HIV/AIDS DISSIDENTS CLING TO THEIR LINKS WITH MBEKI
By Pule Molebeledi
Business Day (South Africa) 26 April 2002
Johannesburg -- President Thabo Mbeki's relationship with AIDS dissidents looks set to be an
enduring one, in spite of suggestions from within government that they
should stop using Mbeki's name in their correspondence.
Weekend reports said government planned to ask members of Mbeki's AIDS
Advisory Panel who question the link between HIV and AIDS to not sign
themselves that way in correspondence.
Although none of the dissident scientists has yet received such a request
from government, some panel members said yesterday they would continue to
refer to their membership of the panel, even if the panel ceased to exist.
Well-known AIDS dissident Peter Duesberg said yesterday he had received no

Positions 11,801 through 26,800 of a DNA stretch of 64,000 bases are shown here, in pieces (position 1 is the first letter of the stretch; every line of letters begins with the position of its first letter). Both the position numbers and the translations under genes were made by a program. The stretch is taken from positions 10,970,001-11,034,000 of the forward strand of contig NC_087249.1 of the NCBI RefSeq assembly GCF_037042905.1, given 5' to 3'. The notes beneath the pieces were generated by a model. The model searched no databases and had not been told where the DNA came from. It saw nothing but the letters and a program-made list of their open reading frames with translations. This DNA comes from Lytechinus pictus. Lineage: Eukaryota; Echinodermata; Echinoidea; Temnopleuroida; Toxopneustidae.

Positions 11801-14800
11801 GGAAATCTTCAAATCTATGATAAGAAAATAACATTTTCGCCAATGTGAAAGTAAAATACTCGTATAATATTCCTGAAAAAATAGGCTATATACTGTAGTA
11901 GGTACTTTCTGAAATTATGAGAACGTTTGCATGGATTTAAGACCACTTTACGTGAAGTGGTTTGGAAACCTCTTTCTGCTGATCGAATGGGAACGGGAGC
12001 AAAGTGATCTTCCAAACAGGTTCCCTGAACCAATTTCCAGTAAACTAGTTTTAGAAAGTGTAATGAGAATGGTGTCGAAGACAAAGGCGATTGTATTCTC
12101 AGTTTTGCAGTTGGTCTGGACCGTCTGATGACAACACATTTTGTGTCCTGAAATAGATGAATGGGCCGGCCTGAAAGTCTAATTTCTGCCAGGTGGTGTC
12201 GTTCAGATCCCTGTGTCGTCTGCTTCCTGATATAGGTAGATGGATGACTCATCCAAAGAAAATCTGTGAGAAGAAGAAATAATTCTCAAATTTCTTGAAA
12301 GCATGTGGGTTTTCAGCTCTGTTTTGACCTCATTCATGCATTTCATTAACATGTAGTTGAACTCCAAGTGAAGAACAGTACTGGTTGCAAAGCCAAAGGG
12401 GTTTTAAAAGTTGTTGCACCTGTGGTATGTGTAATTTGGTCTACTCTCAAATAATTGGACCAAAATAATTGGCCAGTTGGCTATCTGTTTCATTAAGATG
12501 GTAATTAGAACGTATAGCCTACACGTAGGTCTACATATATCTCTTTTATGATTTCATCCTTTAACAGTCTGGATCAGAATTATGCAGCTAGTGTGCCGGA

correspondence from government, including the health ministry, asking him to
refrain from using Mbeki's name.
Asked if he would stop identifying himself as a member of the panel if asked
to do so, Duesberg said he would not. He also indicated he would continue
referring to his membership of the panel even if it was disbanded.
"I think this would be very simple. If the president decides to terminate
the advisory panel, current members would become emeritus panel members, and
could then correctly describe themselves as emeritus/a of Mbeki's former
AIDS advisory panel."
Responding to the same question, another dissident scientist, Prof Charles
Geshekter of California State University, confirmed his involvement with the
panel and his active participation in meetings between June 2000 and March
last year. "Until I hear otherwise, I assume I am still a member of the AIDS
advisory panel and am permitted to identify myself as such," he said.
Mbeki's spokesman, Bheki Khumalo, said no decision had been taken to disband
the panel or to instruct its members to refrain from using Mbeki's name.
"Rather than focus on who uses what title, people must focus on the
government's comprehensive AIDS-prevention programme," Khumalo said.